Bats in your garden
Count yourself lucky if you see bats in your garden for these mysterious and much maligned mammals have declined alarmingly in our countryside in recent years.
Bats are at their most abundant in the Tropics and the majority of the world’s 900 species live there. In Britain we have a mere dozen or so breeding species plus a few rare migrants. All our bats are insectivorous, consuming prodigious amounts of flying insects. It has been estimated that a single pipistrelle, our smallest and commonest species, will consume as many as 3,000 insects in a single night.
All Britain’s bats are protected and it is illegal to kill them or to disturb their roosts. Many species like to roost in the roofs of old buildings where they rarely, if ever, cause a problem. Their droppings are dry and soon decompose to powder. If you are concerned about the presence of bats in your property then it is best to ask for advice from your local Bat Group, Wildlife Trust or Natural England.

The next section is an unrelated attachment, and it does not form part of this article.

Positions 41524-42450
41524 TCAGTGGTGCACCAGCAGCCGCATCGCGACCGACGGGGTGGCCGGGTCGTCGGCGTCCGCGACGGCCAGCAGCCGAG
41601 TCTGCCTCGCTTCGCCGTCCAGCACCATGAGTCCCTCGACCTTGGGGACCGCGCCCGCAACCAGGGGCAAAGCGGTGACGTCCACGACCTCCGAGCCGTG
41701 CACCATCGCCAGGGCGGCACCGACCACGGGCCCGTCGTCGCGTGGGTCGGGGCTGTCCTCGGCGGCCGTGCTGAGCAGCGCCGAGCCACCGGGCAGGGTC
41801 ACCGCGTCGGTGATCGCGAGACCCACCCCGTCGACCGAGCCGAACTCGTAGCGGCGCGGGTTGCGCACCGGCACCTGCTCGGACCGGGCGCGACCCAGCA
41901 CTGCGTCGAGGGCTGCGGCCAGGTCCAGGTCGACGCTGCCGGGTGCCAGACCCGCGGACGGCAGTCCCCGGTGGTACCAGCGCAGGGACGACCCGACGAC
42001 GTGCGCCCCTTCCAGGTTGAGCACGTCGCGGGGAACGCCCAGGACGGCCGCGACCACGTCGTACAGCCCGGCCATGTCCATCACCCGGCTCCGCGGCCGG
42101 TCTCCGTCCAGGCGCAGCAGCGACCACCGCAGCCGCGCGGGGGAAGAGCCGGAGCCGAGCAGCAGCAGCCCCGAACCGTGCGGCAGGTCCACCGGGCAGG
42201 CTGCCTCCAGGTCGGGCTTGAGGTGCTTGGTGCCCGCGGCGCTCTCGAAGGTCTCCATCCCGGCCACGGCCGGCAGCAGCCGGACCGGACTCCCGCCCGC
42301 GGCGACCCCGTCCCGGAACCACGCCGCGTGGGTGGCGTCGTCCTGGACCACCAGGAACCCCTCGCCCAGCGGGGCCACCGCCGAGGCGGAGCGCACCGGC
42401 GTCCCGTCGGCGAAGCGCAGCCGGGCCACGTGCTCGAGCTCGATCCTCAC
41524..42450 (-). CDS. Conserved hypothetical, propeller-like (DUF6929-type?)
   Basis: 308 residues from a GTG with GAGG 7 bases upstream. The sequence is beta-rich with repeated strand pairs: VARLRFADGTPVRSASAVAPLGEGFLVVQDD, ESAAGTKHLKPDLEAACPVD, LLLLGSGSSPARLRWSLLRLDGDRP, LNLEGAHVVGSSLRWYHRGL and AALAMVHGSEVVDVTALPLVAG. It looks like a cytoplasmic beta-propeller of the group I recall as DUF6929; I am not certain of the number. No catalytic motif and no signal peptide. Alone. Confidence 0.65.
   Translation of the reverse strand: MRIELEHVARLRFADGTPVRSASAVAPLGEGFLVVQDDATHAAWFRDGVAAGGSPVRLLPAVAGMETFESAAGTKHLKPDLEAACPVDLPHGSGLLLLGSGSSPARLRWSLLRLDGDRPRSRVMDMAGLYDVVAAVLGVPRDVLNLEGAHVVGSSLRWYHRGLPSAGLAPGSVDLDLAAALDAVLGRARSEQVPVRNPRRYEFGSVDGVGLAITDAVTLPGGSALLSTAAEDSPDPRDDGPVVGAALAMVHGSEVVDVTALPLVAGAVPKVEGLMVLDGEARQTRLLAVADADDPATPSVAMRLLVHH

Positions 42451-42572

All Britain’s bats hibernate, usually from the end of October until late March or early April. Some species will make short winter flights, often during the day. Schwegler bat boxes are readily adopted by a number of species, either as summer roosts or nurseries, or for hibernation.